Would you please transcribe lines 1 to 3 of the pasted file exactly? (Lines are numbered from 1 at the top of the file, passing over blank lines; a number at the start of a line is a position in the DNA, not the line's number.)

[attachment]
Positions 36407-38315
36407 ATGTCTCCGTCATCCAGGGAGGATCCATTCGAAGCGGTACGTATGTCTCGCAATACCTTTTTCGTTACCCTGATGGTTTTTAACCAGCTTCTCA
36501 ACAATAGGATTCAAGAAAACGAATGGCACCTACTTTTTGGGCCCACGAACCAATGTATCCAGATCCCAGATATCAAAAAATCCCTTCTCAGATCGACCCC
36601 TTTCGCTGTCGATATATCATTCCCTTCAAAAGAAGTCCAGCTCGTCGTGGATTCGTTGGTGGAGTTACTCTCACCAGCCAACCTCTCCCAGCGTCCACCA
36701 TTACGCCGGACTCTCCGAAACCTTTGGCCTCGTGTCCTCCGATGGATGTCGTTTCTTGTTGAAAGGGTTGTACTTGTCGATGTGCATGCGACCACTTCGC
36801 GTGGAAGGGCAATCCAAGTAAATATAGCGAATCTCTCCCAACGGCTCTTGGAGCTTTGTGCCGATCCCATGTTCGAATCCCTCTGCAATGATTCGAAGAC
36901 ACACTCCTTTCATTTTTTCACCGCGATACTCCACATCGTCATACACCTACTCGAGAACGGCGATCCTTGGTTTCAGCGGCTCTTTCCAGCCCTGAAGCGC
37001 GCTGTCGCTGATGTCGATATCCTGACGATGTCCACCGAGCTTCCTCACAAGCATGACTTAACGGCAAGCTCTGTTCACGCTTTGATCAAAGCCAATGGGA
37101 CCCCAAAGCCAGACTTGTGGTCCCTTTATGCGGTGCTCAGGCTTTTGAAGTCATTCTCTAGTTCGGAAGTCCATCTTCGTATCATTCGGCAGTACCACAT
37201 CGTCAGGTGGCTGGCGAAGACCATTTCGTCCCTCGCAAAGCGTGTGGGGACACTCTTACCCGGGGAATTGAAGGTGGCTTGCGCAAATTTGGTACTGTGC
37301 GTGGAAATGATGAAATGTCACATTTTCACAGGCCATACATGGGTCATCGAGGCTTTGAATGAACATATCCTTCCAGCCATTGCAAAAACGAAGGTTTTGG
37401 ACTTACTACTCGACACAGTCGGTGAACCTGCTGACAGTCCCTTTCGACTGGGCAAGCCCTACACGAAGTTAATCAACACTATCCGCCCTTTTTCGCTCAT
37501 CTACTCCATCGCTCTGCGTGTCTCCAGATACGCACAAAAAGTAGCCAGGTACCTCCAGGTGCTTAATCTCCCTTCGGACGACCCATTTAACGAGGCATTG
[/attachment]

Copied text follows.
Positions 36407-38315
36407 ATGTCTCCGTCATCCAGGGAGGATCCATTCGAAGCGGTACGTATGTCTCGCAATACCTTTTTCGTTACCCTGATGGTTTTTAACCAGCTTCTCA
36501 ACAATAGGATTCAAGAAAACGAATGGCACCTACTTTTTGGGCCCACGAACCAATGTATCCAGATCCCAGATATCAAAAAATCCCTTCTCAGATCGACCCC